Students without Borders

Sometimes, when two unique cultures meet, we have the most unexpected results. In this case, the Japanese culture - represented by a delegation of Japanese students visiting Modena - and that of the ancient Modenese traditions, were merged during dinner service at Social Tables Ghirlandina.

Schermata 2019-09-24 alle 13.32.18

Credits: Food for Soul

On Monday, September 23, a group of students from Kusatsu, a small town in the Shiga region, ‘explored’ for the first time the historic Albinelli Market in Modena, then volunteered their time as chefs during the service at Social Tables Ghirlandina. The students attend the Gastronomy Management course at Ritsumeikan University, in the province of Kyoto, where they study topics such as marketing, production techniques, food history and psychology, sensory analysis and much more. Fascinated by a lesson on Italian gastronomy held by the Japanese journalist Masakatsu Ikeda, they decided to practice what they had learned and dive deeper. They bumped into Chef’s Table and into Massimo Bottura’s call to act to fight food surplus in the interest of social inclusion. Suddenly there was a new topic to explore.

In no-time, Social Tables Ghirlandina became the perfect meeting point: here these young students had the chance not only to take part in the fight against food waste, but, cooking the dinner for the guests, they became spokespeople of a message of inclusion. “Although everything seems to be working at its best, the concern for food waste is a reality that is spreading even in Japan,” said their teacher Masayoshi Ishida, who organized the trip. “We are talking about a social problem, and we want our students to be aware of what is happening – only by “copying” and taking inspiration from what they see they’ll be able to make things better. The problems in our country are mainly two: we buy too much and consume little, consider that 40% of what we buy in Japan is thrown away. Let’s take vegetables, the most wasted ingredient in our country: if I have the chance to buy 5 carrots for €1, probably only 2 will be used; but if I buy only two carrots those will be of quality, no need to waste anything.”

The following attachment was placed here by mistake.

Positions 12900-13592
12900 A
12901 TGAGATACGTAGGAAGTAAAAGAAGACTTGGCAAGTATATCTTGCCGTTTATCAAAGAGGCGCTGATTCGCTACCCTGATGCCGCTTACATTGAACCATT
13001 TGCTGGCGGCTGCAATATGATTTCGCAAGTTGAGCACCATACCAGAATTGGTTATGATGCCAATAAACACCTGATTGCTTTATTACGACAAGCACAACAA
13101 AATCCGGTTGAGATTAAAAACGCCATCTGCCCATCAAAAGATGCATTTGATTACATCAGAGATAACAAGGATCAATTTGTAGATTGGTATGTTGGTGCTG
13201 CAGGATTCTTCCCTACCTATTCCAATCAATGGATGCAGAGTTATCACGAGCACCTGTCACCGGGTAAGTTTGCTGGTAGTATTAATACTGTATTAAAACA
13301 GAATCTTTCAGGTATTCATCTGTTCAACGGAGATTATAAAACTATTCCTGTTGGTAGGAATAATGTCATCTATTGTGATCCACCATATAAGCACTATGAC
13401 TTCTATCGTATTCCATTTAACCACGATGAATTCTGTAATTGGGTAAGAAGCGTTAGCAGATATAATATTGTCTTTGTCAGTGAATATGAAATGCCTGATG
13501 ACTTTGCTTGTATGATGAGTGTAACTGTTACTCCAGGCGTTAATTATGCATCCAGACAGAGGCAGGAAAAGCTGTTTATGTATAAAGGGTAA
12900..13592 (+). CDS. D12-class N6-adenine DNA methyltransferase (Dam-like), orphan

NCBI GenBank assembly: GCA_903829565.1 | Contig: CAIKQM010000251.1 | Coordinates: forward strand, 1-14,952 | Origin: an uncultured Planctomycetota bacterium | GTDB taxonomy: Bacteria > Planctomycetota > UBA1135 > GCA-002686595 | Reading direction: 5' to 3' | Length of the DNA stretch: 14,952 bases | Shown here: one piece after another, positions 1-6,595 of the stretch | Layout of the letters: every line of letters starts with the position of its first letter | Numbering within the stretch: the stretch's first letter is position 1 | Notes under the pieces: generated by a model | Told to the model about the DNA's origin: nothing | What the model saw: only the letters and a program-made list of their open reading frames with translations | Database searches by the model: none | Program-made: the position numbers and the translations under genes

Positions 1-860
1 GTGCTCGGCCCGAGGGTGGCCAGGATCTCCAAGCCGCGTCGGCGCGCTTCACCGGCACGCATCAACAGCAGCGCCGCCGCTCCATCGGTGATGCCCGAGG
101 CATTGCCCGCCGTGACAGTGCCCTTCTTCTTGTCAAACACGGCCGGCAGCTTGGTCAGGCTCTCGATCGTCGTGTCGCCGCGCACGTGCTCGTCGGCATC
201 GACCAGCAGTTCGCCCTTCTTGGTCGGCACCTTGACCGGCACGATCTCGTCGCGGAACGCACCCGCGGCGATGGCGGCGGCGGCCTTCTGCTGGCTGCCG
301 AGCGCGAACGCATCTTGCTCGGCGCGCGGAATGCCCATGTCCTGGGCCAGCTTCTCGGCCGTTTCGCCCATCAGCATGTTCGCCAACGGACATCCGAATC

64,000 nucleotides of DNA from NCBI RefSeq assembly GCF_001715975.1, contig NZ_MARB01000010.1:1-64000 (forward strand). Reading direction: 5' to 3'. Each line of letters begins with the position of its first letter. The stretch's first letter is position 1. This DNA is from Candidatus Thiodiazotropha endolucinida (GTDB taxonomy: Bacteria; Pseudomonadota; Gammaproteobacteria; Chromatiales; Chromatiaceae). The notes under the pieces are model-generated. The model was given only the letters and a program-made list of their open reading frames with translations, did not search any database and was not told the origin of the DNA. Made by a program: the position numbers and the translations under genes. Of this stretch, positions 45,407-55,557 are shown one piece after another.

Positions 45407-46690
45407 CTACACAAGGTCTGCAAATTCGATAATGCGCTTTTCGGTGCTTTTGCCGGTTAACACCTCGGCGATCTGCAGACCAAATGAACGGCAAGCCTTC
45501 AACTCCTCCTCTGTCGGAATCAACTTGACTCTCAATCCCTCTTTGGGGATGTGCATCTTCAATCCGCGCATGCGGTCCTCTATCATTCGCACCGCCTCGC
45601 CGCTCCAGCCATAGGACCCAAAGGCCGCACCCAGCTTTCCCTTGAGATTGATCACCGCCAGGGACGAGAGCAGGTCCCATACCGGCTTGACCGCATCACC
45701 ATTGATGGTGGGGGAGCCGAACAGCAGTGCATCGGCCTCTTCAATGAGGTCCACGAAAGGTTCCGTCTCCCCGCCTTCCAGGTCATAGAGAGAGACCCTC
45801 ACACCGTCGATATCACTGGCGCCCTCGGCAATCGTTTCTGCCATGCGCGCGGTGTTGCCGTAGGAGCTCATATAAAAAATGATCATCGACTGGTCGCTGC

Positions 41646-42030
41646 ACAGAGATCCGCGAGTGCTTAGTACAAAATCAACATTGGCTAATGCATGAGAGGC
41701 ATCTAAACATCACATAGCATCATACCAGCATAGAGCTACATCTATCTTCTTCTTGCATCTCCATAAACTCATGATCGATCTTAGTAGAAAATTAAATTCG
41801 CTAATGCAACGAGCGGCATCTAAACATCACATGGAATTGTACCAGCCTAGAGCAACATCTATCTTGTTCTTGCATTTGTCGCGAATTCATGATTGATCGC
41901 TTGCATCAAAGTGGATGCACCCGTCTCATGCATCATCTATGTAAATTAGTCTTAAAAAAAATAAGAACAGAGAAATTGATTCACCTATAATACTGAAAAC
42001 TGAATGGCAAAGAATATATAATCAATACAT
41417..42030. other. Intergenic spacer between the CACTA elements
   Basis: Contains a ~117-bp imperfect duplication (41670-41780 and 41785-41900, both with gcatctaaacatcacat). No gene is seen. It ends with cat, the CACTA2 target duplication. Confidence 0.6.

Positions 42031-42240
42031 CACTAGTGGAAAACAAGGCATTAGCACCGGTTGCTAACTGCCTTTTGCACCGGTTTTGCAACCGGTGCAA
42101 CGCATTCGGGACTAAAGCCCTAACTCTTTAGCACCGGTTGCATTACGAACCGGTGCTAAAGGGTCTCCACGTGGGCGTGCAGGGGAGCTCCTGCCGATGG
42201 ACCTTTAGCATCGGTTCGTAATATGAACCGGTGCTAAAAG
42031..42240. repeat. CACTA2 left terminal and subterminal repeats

The solution? “Each of us must be aware of everyday life and recycling should start in our homes.” Masayoshi called it a “slow design” concept: awareness must start from our homes, and only then we can try to replicate the big model, to think big, at the society level.
After listening to the story behind the project and learning its values, the students together with their professor worked hard to make the service perfect for the guests: by setting up the room, helping in the kitchen, and creating and preparing a three-course menu with food surplus donated by city market vendors. The menu they prepared, although simple, was able to convey their enthusiasm and commitment: in addition to paccheri pasta with tomato sauce and a salad with the fruit recovered from the market, they also made chips with the skin of the potatoes used for the second course. Thanks to the thunderous applause of the guests, the evening ended in a climate of general enthusiasm. The following day Masakatsu, who had joined the kitchen brigade, confessed: “Although the result was a very simple meal, in the end the guests appreciated what we did, we also exchanged a few words, some of them even asked for bis and tris! We served guests a meal, but in return, we also received something. I believe that students, future managers of food companies or of the sectors, showed the ability to convey something important: the meaning of eating and living.”

Now it’s time to pass the torch, in the hope that they will help us spread the message further, make our voice louder and inspire others to act.